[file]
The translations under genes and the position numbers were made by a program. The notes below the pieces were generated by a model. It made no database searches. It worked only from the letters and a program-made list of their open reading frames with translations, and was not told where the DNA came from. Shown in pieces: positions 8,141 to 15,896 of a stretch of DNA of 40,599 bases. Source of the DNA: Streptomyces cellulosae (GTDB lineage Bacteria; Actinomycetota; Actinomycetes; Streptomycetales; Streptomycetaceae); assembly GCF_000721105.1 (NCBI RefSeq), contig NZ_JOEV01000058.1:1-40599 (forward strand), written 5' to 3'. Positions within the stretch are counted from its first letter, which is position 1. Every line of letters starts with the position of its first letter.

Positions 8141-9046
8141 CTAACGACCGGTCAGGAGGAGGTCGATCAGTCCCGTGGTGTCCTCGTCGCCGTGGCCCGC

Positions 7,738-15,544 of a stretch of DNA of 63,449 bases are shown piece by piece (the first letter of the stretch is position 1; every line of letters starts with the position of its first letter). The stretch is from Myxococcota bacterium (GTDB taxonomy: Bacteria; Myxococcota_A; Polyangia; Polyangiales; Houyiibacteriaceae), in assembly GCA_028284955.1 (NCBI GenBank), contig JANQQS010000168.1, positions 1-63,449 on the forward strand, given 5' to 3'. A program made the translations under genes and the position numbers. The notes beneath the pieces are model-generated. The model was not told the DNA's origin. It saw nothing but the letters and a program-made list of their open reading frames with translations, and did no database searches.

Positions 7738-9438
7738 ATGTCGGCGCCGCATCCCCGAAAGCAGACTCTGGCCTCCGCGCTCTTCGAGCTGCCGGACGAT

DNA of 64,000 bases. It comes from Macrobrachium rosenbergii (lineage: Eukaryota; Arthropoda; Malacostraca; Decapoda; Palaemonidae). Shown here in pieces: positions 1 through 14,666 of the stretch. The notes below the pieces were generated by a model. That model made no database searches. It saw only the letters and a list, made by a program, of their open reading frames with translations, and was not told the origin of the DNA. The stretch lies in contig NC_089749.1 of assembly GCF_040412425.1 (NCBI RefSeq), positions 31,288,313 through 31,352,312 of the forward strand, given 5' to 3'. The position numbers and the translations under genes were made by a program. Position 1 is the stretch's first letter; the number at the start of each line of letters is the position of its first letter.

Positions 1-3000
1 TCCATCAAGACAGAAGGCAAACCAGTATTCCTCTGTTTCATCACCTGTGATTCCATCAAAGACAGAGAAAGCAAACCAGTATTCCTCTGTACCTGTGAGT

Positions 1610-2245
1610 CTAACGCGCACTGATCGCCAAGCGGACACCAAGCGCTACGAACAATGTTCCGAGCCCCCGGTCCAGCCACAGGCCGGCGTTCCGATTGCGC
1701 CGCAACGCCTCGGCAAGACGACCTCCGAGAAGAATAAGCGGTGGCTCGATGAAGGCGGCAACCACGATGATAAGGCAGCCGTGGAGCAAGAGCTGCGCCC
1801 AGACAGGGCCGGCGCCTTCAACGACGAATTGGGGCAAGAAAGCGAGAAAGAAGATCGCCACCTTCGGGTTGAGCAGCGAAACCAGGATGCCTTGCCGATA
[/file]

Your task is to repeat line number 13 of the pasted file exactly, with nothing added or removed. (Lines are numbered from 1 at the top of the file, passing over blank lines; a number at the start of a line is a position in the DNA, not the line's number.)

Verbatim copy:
1801 AGACAGGGCCGGCGCCTTCAACGACGAATTGGGGCAAGAAAGCGAGAAAGAAGATCGCCACCTTCGGGTTGAGCAGCGAAACCAGGATGCCTTGCCGATA